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Types of Art Categories, Forms and Classification of Visual Arts and Crafts.
November 14, 2017
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A-Z Types of Art

• Animation Art
Derived from the Latin meaning “to breathe life into”, animation is the visual art of creating a motion picture from a series of still drawings. Among the great twentieth century animators are J. Stuart Blackton, George McManus, Max Fleischer, and Walt Disney.
• Architecture
Best understood as the applied art of building design. Historically has exerted significant influence on the development of fine art, through architectural styles like Gothic, Baroque and Neoclassical. For the origins of skyscraper design, see: 19th Century Architecture; for its characteristics and development, see: Skyscraper Architecture (1850-present); for technical details, see: Chicago School of Architecture; for historical context, see: American Architecture (1600-present).
• Art Brut
Painting, drawing, sculpture by artists on the margin of society, or in mental hospitals, or children. (English category is Outsider art.)
• Assemblage Art
A contemporary form of sculpture, comparable to collage, in which a work of art is built up or “assembled” from 3-D materials – typically “found” objects.
• Body Art
One of the oldest (and newest) forms – includes body painting and face painting, as well as tattoos, mime, “living statues” and (most recently) “performances” by artists like Marina Abramovic and Carole Schneemann.
• Calligraphy
This fine art, practised widely in the Far East and among Islamic artists, is regarded by the Chinese as the highest form of art.
• Ceramics
A type of plastic art, ceramics refers to items made from clay and baked in a kiln. See ancient pottery from China and Greece, below. Two of the foremost European ceramicists are the English artist Bernard Howell Leach (1887-1979), and the Frenchman Camille Le Tallec (1908-91).
• Christian Art
This is mostly Biblical Art, or at least works derived from the Bible. It includes Protestant Reformation art and Catholic Counter-Reformation art, as well as Jewish themes. See also: Early Christian sculpture and also: Early Christian Art.
• Collage
Composition consisting of various materials like newspaper cuttings, cardboard, photos, fabrics and the like, pasted to a board or canvas. May be combined with painting or drawings.
• Computer Art
All computer-generated forms of fine or applied art, including computer-controlled types. Also known as Digital, Cybernetic or Internet art.
• Conceptual Art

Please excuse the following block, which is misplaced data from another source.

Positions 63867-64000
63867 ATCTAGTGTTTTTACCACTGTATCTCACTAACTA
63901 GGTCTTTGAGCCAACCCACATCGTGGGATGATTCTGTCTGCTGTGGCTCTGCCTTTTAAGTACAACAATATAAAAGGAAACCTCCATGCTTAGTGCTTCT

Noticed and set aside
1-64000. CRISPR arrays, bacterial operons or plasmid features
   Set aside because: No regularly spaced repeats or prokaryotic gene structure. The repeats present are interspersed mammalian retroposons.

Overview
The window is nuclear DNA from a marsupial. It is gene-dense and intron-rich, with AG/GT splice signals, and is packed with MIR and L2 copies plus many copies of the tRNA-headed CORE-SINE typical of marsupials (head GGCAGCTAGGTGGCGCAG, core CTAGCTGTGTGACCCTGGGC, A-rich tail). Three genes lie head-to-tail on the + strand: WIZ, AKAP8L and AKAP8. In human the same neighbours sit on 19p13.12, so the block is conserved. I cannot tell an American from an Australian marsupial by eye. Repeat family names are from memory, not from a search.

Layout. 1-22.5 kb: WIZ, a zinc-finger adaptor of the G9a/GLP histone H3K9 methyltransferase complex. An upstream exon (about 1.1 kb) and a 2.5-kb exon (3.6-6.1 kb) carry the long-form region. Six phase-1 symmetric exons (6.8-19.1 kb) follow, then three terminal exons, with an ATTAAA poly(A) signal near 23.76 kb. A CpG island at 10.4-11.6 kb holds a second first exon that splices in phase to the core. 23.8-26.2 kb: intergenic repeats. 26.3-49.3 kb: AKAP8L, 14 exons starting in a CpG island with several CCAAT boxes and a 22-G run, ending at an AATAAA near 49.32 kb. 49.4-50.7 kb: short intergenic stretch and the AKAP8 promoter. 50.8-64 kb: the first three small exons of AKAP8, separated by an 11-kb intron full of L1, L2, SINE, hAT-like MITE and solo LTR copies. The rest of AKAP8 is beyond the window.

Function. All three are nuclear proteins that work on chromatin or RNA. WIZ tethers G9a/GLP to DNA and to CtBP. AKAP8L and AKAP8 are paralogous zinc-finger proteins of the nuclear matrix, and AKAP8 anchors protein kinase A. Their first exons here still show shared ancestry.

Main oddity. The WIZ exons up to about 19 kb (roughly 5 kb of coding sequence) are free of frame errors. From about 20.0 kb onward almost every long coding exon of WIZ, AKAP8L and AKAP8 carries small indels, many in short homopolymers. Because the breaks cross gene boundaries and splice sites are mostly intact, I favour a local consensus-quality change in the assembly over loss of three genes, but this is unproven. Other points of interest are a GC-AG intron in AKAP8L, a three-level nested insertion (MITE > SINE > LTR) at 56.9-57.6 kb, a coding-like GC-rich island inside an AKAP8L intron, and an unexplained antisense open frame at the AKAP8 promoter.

A contemporary art form that places primacy on the concept or idea behind a work of art, rather than the work itself. Leading conceptual artists include: Allan Kaprow (b.1927), and Joseph Beuys (1921-86) the former Professor of Monumental Sculpture at the Dusseldorf Academy, whose dedication earned him a retrospective at the Samuel R Guggenheim Museum (New York).
• Design (Artistic)
This refers to the plan involved in creating something according to a set of aesthetics. Examples of artistic design movements include: Art Nouveau, Art Deco, De Stijl, Bauhaus, Ulm Design School and Postmodernism.
• Drawing
A drawing can be a complete work, or a type of preparatory sketching for a painting or sculpture. A central issue in fine art concerns the relative importance of drawing (line) versus colour.
– chalk
– charcoal
– conte crayon
– pastel
– pen and ink
– pencil
For a selection of the greatest sketches by some of the finest draftsmen in history, please see: Best Drawings of the Renaissance (1400-1550).
• Folk Art
Mostly crafts and utilitarian applied arts made by rural artisans.
• French Furniture
The greatest furniture was created during the 17th/18th centuries by French Designers at the Royal Court, in the Louis Quatorze, Quinze and Seize styles. For a short guide, see: French Decorative Arts (1640-1792).
• Graffiti Art
Contemporary form of street aerosol spray painting which emerged in East Coast American cities during the late 1960s/early 1970s. Famous graffiti artists include Jean-Michel Basquiat (1960-88), Keith Haring (1958-90) and Banksy.
• Graphic Art
Types of visual expression defined more by line and tone (disegno), rather than colour (colorito). Includes drawing, cartoons, caricature art, comic strips, illustration, animation and calligraphy, as well as all forms of traditional printmaking. Also includes postmodernist styles of word art (text-based graphics).
• Icons (Icon Painting)
Ranks alongside mosaic art as the most popular type of Eastern Orthodox religious art. Closely associated with Byzantine art, and later, Russian icon painters.
• Illuminated Manuscripts
This principally refers to religious texts (Christian, Islamic, Jewish) embellished with figurative illustrations and/or abstract geometric designs, exemplified by Book of Kells.
• Installation
A new category of contemporary art, which employs various 2-D and 3-D materials to create a particular space designed to make an impact on the viewer/visitor. Turner Prize Winner Damien Hirst and Tracey Emin are famous installation artists.
• Illustration
A form of painting, drawing or other graphic art which explains, clarif

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